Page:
Nordlund has worked with several large dairies that have installed narrow, naturally ventilated barns, 35 feet wide or less, with a single tube ventilating a single row of calf pens. They use multiple all-in, all-out barns, which allow uniform age groups in each barn and thorough cleaning between uses. For wider barns, he recommends one tube for each 25 to 30 feet of width.
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Over the past five years, Nordlund has been involved in training more than 200 people in five countries to design and install these systems, and he says more than 2,000 barns have been fitted with the tubes. In some cases, dairies retrofitted these systems into tie-stall barns re-purposed as calf barns and into open-front heifer barns, seeing improvements in health even though ventilation seemed adequate prior to installing the tubes.
Nordlund’s studies have shown three factors associated with reduced incidence of bovine respiratory disease (BRD) in calf barns: low airborne bacterial counts, solid panels between pens and deep bedding for insulation. Supplementing natural ventilation with positive-pressure tubes has resulted in 50 to 70 percent reductions in BRD in calf barns in many cases, achieving health similar to outdoor hutches.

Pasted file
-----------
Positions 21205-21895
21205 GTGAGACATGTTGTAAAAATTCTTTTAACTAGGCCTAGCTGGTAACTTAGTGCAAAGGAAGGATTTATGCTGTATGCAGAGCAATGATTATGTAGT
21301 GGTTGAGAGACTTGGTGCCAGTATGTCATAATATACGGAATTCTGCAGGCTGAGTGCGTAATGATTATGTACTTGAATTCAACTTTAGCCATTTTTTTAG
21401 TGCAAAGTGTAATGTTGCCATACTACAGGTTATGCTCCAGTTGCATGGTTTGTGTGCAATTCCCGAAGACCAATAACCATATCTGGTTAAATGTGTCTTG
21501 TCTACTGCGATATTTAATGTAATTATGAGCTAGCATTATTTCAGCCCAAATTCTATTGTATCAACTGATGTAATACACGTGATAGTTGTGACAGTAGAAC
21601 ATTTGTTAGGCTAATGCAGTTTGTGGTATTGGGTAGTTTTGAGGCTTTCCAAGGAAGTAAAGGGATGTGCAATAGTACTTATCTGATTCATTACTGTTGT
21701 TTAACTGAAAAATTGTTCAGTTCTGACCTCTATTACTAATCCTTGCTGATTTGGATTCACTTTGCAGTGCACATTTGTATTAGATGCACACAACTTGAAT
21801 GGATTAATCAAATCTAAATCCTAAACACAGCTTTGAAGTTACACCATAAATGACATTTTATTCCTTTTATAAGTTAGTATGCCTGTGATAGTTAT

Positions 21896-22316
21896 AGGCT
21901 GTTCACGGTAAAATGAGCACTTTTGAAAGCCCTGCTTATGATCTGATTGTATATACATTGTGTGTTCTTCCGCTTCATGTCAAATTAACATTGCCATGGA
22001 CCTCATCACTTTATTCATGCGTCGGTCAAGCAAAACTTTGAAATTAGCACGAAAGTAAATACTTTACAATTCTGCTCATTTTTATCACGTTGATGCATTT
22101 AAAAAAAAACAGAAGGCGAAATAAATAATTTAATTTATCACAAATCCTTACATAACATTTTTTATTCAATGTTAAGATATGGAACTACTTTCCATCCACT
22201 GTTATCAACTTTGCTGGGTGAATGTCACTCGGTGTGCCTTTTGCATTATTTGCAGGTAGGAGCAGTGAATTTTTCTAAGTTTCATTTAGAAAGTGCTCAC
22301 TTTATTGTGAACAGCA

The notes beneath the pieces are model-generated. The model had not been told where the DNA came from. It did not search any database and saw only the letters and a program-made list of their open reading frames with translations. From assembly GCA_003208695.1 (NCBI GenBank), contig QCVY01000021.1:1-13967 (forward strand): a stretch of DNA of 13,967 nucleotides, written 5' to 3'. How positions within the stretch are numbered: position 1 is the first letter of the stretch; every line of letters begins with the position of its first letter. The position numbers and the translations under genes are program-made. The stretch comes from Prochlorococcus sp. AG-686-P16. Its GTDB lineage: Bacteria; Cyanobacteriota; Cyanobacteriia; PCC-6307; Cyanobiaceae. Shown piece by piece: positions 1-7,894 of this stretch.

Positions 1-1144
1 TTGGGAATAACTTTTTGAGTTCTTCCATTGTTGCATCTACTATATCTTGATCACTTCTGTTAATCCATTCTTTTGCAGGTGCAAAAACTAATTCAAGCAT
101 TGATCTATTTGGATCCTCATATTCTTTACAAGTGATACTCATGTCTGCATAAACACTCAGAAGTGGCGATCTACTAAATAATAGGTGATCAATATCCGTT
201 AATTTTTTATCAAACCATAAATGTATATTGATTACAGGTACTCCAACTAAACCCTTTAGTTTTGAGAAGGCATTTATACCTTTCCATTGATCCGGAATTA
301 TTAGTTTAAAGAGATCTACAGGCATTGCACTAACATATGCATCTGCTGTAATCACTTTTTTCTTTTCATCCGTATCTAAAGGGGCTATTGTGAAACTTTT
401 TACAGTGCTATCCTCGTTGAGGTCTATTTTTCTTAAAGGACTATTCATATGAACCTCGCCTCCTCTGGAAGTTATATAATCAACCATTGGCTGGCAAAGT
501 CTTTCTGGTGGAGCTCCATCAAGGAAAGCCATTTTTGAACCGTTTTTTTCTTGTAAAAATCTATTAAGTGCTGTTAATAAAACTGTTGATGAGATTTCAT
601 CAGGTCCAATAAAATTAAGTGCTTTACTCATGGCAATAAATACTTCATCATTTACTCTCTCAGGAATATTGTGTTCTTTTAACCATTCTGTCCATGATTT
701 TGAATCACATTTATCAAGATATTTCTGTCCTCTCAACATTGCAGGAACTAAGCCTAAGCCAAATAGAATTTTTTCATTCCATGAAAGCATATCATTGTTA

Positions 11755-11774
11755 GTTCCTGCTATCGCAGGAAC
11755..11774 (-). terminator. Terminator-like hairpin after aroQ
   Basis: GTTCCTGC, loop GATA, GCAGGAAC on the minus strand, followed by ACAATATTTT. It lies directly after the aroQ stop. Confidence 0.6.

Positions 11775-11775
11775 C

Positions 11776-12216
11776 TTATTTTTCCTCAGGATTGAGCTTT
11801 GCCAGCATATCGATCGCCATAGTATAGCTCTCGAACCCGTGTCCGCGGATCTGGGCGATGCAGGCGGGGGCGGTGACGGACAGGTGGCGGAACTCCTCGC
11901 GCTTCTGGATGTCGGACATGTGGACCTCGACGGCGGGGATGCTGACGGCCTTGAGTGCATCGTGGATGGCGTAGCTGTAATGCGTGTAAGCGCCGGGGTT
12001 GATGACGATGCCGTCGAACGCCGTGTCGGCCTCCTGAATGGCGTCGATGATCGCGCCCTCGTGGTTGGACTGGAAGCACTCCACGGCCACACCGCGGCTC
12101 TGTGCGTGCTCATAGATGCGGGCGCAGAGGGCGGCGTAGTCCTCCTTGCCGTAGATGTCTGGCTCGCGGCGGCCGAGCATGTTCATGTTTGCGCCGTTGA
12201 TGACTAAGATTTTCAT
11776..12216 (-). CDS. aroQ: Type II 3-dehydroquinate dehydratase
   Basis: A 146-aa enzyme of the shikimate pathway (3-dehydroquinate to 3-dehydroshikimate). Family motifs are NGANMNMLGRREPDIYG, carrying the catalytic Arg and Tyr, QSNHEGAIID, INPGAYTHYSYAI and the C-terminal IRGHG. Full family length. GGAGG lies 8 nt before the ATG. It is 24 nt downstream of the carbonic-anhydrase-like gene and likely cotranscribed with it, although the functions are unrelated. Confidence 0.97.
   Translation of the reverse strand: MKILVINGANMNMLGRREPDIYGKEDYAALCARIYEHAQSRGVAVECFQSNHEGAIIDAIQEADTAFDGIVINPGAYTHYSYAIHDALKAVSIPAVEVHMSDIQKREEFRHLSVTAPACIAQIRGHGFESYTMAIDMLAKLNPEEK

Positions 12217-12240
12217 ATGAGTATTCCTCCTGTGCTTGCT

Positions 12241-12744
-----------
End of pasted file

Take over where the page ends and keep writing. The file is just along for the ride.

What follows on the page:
One operation that made the transition is Double S Dairy, Markesan, Wis. Herd manager Dan Smits recalls the dairy built new, naturally ventilated calf barns several years ago. In these narrow barns, open to the south, each has a single row of individual calf pens. After a year of use, the dairy’s management team decided the barns did not consistently provide optimum ventilation and worked with Nordlund to install tube systems.
Smits says the dairy did not have severe problems with BRD prior to the change, but saw noticeable improvement after installing the tubes.
Meanwhile, Select Sires, Inc. worked with Nordlund in designing calf barns for the high-value seedstock bull calves that the company raises. The company built two calf barns at its Ohio facility, one for calves from 30 to 75 days of age and one for calves from 75 to 180 days. Both of the barns use tube-ventilation systems, but are set up differently based on the requirements of the age groups.
The barn for young calves is 36 feet wide and 140 feet long, with one ventilation tube down the center. Individual calf pens are 5 feet by 7 feet and are positioned in two rows, each 5 feet from the side wall on either side of the barn to avoid down-drafts from the eaves. The ventilation tube is located within the barn’s roof trusses, 12 feet above the floor.